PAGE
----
Pasting properties: This was determined using the Rapid Visco Analyzer (model no. RVA 4 Newport Scientific, Warrie-wood Australia) [26]. Some sample (3.5 g) were weighed into a weighing vessel with aliquot amount of distilled water (2.5 ml) and the mix dispensed into test canister. The paddle and canister assembly were inserted firmly in the RVA and the measurement cycle initiated. Each suspension was kept at 50°C for 1 min and thereafter temperature raised to 95℃ (at 12.2°C min-1) The sample mix was held for 2.5 min at 95°C and then cooled to 50°C (at 11.8°C min-1). This was left to stand for 2 min (at 50°C) and subsequently terminated automatically. Data on pasting properties were then obtained.

Preparation of the dough

The samples obtained from the different fractions of Ofada-plantain mixes were made into dough using about 200 g of flour stirred in 60 ml of boiling water and allowed to cook on fire while kneading with a wooden baton for about 10 minutes. A wheat dough was similarly prepared for comparative evaluation.

Sensory evaluation

Sensory evaluation was carried out on the reconstituted Ofada-plantain paste and its equivalent (wheat dough meal) using a preference test where 1 represented dislike extremely and 9 represented like extremely. Wheat dough meal was used as a reference. Thirty panellists who were familiar with the sensory properties of dough meal were asked to score the samples in terms of texture, colour, taste, mouldability, odour, mouth feel and overall acceptability using the nine-point hedonic scale. All samples (seven in all) were evaluated.

Nutritional evaluation

Animals: Twenty Wistar Albino Male rats (3 weeks old) were obtained from Anatomy department, University of Ibadan, Ibadan, Nigeria and were given feed and Water ad libitum for 2 weeks as part of acclimatization. After this and at the start of the induction, the rats had an average weight of (100±14) g. These were divided into 4 treatment groups of 5 rats per treatment and housed 5 per cage in plastic cages with wire meshed covers. They were kept at a room temperature of (25±2°C) with lighting from 7 am to 7 pm.

The study was performed following ethical clearance by the Animal Care and Use Research Ethics Committee (ACUREC), University of Ibadan, Ibadan, Nigeria.

Animal diets: The experimental diets are as depicted (Table 2). In preparing the high cholesterol diet (HCD), the basal chow pellet was first milled and blended with cholesterol and Cholic acid (0.1%). Experimental diets were formulated by substituting 50% of corn starch component of the basal diet with composite Ofada rice and plantain flours. All feed mixtures were pelletized and oven dried (60±2°C) for 24 Hours.

Table 2. Composition of different experimental diets (CON is Basal diet; HCD is High cholesterol diet; Ofada-Plantain (50:50) is HC + Ofada rice flour 50% and Plantain flour 50%; Ofada-Plantain (85:15) is HC + Ofada rice flour 85% and Plantain flour 15%)

Ingredients (g/kg)

CON

 HCD

Ofada-Plantain
 (50:50)

 Ofada-Plantain
(85:15)

Corn Starch

648

637

137

137

Pre-mix

20

20

20

20

Vegetable Oil

100

100

100

100

Bone meal

20

20

20

20

Oyster Shell

10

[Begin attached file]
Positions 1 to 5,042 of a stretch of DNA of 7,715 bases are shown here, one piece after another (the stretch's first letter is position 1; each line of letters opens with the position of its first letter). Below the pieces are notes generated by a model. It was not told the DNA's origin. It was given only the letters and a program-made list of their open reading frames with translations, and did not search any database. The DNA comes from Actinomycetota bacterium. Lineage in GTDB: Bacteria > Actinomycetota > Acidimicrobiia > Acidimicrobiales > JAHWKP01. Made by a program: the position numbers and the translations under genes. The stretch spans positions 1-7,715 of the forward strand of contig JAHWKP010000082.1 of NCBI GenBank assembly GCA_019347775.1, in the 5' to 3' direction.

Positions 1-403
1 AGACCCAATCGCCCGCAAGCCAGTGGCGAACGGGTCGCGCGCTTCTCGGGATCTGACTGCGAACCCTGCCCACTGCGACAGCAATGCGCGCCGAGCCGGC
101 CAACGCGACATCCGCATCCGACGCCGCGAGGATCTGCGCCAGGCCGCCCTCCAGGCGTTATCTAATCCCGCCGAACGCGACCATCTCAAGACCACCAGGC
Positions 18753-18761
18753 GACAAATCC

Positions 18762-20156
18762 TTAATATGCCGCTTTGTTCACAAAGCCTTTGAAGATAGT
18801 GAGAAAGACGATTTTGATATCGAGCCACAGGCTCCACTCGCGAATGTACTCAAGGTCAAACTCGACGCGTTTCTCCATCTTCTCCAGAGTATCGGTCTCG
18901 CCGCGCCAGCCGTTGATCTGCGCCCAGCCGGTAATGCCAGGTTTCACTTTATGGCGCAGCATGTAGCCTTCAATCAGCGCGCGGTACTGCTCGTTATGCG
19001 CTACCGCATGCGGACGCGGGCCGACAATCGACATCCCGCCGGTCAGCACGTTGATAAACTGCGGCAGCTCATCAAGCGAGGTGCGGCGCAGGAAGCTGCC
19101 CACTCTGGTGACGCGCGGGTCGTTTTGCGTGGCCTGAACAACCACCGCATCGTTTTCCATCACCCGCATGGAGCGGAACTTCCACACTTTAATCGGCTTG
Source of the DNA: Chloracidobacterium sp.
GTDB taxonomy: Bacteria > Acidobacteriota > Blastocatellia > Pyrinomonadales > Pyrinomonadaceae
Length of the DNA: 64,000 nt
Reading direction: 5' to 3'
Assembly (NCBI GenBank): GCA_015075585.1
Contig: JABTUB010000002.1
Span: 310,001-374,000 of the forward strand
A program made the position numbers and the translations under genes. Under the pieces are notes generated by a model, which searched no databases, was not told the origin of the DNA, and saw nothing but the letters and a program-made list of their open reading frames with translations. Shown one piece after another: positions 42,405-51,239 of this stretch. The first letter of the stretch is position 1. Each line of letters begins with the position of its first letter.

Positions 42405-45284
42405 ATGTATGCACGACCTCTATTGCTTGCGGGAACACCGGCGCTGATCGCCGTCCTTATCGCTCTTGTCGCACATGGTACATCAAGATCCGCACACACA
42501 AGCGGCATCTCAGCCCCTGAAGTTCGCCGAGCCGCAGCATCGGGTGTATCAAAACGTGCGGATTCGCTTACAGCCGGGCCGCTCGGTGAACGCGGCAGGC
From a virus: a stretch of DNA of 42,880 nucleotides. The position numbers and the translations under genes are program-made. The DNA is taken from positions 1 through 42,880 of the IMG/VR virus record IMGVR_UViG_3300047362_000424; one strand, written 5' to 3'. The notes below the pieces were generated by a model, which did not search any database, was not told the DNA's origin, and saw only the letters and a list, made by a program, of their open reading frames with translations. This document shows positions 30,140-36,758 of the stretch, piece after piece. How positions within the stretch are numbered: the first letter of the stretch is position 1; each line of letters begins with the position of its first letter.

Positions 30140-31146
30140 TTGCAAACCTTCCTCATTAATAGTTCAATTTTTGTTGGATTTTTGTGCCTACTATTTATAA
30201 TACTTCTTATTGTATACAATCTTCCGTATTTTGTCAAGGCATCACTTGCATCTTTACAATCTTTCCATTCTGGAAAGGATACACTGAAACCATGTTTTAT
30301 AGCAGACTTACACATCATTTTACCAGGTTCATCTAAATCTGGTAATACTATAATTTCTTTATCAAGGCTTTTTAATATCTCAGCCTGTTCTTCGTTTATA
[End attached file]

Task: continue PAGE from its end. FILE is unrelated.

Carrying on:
10

10

10

Glucose

50

50

50

50

Cellulose

50

50

50

50

Sucrose

100

100

100

100

Salt

2

2

2

2

Cholesterol

-

10

10

10

Cholic acid

-

1

1

1

Ofada rice flour

-

-

250

425

Plantain Flour

-

-

250

75

Experimental design: Following two weeks of acclimatization the rats were randomly separated into four groups of five each. The first group was fed with basal diet (control diet) while second, third and fourth groups had high cholesterol(HCD), high cholesterol+ Ofada – plantain (50:50), and high cholesterol + Ofada – plantain (85:15) diets respectively. These feeding regimens (including water ad libitum) were maintained for two weeks (induction period) [Each rat in a group of five were marked with different coloured markers (namely Red, Blue, Green, black and one unmarked) for easy identification]. Blood samples of the rats were collected at this juncture after 12 hours of fasting, following which the feeding regimen continued for another two weeks. A second blood sampling was next conducted at the end of this treatment period. Throughout the feeding duration, food and water were replenished at 10 am every day.

Biochemical parameters

Blood samples (2.5 ml) collected into tubes using ocular puncture under chloroform were used for these evaluations. Samples were centrifuged at 3000 rpm for 10 minutes at 4°C. The resulting sera were separated for lipid profile analysis namely High-Density Lipoprotein (HDL), Total Cholesterol (TC) and Triglyceride (TG) by using automatic analyser (DT 60 II autoanalyzer (Falladen, Switzerland)). The Low-Density Lipoprotein (LDL) was calculated as follows.

LDL = TC – (HDL + TG/5) à (5)

Where,

LDL is low density lipoprotein

TC is total cholesterol

HDL is high density lipoprotein and

TG is triglyceride

Statistical analysis

All data were subjected to analysis of variance (ANOVA) using SPSS version 16.0 for windows, SPSS Inc. Means were separated using Duncan’s Multiple Range Test.

Results and discussion

Evaluation of dietary fibre profiles of samples

Plantain and Ofada rice flours: The plantain flour had a dietary fibre content (g/100 g) dry matter (DM) (13.12± 0.03) (Table 3) and this compared favourably with those obtained by Viera da mota et al. [17]. A lower value (4.65± 0.01) was obtained with Ofada rice, ostensibly because of the difference in source. Ebuehi and Oyewole [14] reported a similar observation. The insoluble (IDF) and soluble (SDF) dietary fibre fractions (g/100 g DM) for plantain flour were (10.32±0.02) and (2.81±0.02) respectively, yielding an IDF:SDF ratio of 3.68:1. (Table 3). These figures contrast sharply with those for Ofada rice: Insoluble (3.20±0.01) and soluble (1.45±0.02) dietary fibre fraction amounting to an IDF:SDF ratio 2.22:1. Evidently, the soluble fibre fractions of Ofada rice (31%) is higher than that of Plantain flour (21%). These variations are significant in the functional characteristics and physiological effects of these products [8].